Should Sodas & Sugary Drinks Carry Warning Labels Like Tobacco Products?

What if sodas and other sugary drinks came bearing warning labels about the risk of obesity and other health effects, not unlike tobacco products? That’s the idea one advocacy group is promoting, saying consumers should know “the truth” about those products and decide whether or not to drink them.

The Center for Science in the Public Interest brought together health professionals and experts for a sort of soda summit this week, with advocates saying the same kind of warning labels on cigarettes should be used in the beverage industry, reports the AFP.

The proposed labels would read:”Drinking beverages with added sugar contributes to obesity, diabetes, and tooth decay.”

“This is about transparency, telling the truth about these products and let the consumers decide by themselves,” said one of the doctors, who called for passage of a California bill that would require those labels on sugary drinks.

That bill is past the state senate already. California would be the first state to adopt such a rule.

“Give people the information at least,” the doctor adds. “Once they have the information, then they will be ready for more.”

Soda war activists look to tobacco as model [AFP]

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  1. dullard8 says:

    What ever happened to personal responsibility? Do we really have to warn people about everything they do? Some day it will probably even get to the point where we will warn people “Being alive can cause death.”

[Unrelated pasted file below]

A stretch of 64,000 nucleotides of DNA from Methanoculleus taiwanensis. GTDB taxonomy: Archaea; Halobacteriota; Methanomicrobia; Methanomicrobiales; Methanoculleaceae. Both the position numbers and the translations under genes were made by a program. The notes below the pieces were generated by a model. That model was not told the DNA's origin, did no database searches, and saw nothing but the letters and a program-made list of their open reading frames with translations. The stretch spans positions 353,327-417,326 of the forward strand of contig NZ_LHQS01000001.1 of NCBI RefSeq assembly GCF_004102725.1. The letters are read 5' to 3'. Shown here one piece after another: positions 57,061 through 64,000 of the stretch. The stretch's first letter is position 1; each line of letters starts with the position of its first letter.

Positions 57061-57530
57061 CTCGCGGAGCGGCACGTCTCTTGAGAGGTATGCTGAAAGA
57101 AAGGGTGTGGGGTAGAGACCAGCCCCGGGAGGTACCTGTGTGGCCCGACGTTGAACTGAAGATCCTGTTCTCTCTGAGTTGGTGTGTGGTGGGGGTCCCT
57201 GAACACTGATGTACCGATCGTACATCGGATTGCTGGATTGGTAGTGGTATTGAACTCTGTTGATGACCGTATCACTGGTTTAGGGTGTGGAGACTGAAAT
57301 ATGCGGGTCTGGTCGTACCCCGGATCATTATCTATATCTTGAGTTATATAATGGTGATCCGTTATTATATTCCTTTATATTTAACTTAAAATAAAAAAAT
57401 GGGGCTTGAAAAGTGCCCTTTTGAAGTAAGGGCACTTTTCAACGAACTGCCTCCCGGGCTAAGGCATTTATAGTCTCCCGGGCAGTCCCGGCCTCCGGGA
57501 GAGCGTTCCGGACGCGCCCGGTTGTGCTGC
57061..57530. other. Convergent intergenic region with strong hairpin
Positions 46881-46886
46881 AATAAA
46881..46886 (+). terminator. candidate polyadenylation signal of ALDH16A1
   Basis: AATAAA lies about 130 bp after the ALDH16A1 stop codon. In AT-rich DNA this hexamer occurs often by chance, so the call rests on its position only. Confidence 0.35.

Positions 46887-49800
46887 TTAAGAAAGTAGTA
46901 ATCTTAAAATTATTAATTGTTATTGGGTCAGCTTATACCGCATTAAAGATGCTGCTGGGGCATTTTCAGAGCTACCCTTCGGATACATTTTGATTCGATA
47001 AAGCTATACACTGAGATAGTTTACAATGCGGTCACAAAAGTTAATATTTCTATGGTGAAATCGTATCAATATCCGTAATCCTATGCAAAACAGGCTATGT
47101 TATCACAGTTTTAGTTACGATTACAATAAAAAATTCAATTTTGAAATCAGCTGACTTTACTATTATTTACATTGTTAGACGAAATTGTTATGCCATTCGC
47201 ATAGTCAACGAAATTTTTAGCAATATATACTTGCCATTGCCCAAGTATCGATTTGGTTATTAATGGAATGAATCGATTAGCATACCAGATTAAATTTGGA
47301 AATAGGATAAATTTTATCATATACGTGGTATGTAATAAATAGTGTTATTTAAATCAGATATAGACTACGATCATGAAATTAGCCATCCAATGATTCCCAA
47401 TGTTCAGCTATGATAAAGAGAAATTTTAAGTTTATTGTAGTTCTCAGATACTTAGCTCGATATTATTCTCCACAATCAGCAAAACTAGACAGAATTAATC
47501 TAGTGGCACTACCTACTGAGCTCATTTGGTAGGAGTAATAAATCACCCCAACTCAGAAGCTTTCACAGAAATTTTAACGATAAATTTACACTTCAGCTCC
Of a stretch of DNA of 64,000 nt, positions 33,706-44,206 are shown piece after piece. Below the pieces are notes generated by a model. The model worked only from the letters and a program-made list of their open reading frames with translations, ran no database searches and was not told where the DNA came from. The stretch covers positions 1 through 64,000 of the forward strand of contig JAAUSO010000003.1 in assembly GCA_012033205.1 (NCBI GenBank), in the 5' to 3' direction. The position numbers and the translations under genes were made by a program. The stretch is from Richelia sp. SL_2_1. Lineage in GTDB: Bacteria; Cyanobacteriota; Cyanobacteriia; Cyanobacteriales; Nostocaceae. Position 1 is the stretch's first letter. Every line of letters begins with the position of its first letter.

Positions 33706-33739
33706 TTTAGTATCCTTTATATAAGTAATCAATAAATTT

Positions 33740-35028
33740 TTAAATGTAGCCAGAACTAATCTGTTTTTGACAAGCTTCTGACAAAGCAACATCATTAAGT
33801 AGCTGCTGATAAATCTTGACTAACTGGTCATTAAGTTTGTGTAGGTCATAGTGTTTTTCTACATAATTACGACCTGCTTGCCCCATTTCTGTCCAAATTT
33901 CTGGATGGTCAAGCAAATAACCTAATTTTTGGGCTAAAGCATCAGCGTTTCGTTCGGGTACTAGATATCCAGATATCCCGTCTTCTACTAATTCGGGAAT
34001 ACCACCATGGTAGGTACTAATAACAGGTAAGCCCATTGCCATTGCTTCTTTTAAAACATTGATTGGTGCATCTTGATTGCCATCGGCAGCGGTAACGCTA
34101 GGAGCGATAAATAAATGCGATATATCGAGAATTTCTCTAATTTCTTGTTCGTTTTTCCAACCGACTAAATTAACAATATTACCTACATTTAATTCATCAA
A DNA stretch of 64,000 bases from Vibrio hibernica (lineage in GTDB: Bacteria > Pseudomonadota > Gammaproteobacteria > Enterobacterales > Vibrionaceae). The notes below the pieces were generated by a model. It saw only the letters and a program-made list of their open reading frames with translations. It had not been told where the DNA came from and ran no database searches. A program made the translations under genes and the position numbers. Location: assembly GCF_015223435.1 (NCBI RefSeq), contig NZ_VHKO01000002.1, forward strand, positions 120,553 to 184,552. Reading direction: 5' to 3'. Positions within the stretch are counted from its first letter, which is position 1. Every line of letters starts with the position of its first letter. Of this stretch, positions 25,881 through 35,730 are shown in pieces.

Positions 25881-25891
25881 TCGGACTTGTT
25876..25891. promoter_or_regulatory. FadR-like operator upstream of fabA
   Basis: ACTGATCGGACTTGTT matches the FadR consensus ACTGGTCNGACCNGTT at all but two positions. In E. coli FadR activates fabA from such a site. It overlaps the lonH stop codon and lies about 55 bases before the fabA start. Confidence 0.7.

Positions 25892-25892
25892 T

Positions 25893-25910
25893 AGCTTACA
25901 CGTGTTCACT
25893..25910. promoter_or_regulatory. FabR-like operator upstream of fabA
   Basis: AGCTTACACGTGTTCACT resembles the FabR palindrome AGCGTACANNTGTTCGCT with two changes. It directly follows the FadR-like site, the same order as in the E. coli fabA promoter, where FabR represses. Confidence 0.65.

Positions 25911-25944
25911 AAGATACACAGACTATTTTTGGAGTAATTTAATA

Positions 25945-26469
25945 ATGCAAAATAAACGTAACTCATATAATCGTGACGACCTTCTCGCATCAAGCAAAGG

2. radioone says:

    Yes, a warning should be used. It may not be heeded by many, but some people may change their habits if they have this information in plain-spoken manner.

  3. T says:

    A label might inform a few, otherwise oblivious, people. A lot of snack foods have more sugar in them than sodas. I see it as just trying to apply a small, little Band-Aid over a gushing wound. I suppose we have to start somewhere though.

    I think it would be better if people got into the habit of drinking more water and less soda when they get thirsty. Of course it doesn’t help that bottled water is sold right next to soda for nearly the same price. I hope that this is just the beginning of an information campaign, because instead of just trying to treat the symptoms, we should be trying to treat the cause. In this case; that is the lack of knowledge.

    People get fat due to consuming more calories than they expend. Caffeine is a stimulant. Sugar affects your glucose level. Hydration is affected by how much water you consume, not by how much high fructose corn syrup beverages you drink. Hydration also plays a large factor in your body’s functions. Have a headache? You’re probably dehydrated, so don’t pop some pills, drink some water instead.

    Knowledge is power, and in this case, knowledge helps you have a healthier body, which will cost you less to maintain throughout your life, and in turn, helps you lead a happier life.

    Edit: I’m not opposed to informing people of risks, but when it comes to limiting how much risk one decides to take (such as limiting beverage sizes), I think that’s a bit too far. Let people make decisions for themselves. Life’s too complicated and diverse to try to regulate it.

  4. Psylent1 says:

    I was going to suggest warning labels on Politicians and Advocacy groups, but then I realize Tattoos would be much better!